Charles O "Chuck" Prince, the former boss of Citigroup, is 57 years old. Even if he survives to an extremely ripe old age, it is difficult to believe that he will ever be able to find useful ways to dispose of the $95m he has been granted in assorted share awards and pension entitlements after his sacking. That, of course, is not the most serious objection to this egregious example of Wall Street excess (and whoever called it the "street of dreams" cannot have dreamt of payoffs like this). The obvious problem is that this is a reward for failure – and failure on such a grand scale that it is undermining the world's economies.
American investment banks are supposed to be ruthless organisations that will fire failing employees with no notice, no regrets and no compassion. That will no doubt be the deal when the rounds of redundancies ripple out to hit the Porsche-driving classes. Yet the bosses of Citigroup, Merrill Lynch and Morgan Stanley, who are responsible between them for about $25bn of losses, have been allowed to escape with their riches. Mr Prince even gets to keep his chauffeur for the next five years.
We now await developments in the British banking scene. Thus far only the chairman of Northern Rock, a relatively minor figure, has walked. In a few weeks the likes of Barclays and Royal Bank of Scotland will reveal to an anxious world their candid assessment of their prospective losses. There has been an information vacuum enveloping the high street banks; as with nature, the market abhors a vacuum and into it has rushed damaging tittle tattle. Believe what you hear and you could be forgiven for thinking that financial Armageddon was around the corner. Barclays was forced yesterday to deny a claim that it was facing a £10bn write-down. Too little, too late. The banks will be in severe trouble if headlines about their share price and the stock market's nervousness infect their depositors.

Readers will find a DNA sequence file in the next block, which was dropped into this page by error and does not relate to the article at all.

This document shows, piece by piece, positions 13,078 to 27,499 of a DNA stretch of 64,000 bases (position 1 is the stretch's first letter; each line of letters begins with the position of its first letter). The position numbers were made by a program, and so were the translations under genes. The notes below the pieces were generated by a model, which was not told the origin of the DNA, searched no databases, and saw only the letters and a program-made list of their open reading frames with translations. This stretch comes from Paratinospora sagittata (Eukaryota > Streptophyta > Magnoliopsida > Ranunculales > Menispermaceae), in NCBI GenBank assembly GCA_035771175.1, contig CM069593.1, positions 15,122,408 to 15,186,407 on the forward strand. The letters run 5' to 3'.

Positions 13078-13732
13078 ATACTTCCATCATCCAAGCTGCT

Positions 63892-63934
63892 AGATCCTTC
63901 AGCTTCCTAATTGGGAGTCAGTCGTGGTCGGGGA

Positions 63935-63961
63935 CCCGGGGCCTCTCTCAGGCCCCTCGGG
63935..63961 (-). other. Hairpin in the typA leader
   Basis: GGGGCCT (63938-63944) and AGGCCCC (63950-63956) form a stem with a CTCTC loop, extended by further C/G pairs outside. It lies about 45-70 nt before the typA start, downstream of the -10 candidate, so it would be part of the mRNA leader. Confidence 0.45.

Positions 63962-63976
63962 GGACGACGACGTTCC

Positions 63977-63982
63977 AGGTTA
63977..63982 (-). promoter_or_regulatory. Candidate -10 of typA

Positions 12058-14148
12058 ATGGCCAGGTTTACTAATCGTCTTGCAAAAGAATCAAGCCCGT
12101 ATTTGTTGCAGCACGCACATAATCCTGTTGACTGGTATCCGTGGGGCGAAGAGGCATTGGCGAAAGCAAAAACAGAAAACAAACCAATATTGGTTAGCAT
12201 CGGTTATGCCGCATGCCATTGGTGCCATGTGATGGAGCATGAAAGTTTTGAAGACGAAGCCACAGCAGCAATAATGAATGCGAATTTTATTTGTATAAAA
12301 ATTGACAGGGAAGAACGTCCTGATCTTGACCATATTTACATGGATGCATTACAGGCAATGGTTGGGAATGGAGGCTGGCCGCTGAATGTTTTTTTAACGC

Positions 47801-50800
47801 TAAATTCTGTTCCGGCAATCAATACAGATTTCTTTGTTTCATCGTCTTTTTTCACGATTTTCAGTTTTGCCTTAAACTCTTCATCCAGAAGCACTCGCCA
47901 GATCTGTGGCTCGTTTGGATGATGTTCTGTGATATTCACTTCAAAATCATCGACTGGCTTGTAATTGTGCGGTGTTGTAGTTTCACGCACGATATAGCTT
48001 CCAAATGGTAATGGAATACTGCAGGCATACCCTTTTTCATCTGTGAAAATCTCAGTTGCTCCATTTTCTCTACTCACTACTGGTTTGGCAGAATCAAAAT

The case for transparency has always been strong when it comes to these sort of prospective losses, and is stronger still now, given the potential public interest. Should the worst come to the worst, as with Northern Rock, the Bank of England and the Treasury will have to stabilise markets. They must do better than they did during the Northern Rock fiasco. And whatever happens, we should not tolerate obscene "rewards for failure" on this side of the Atlantic.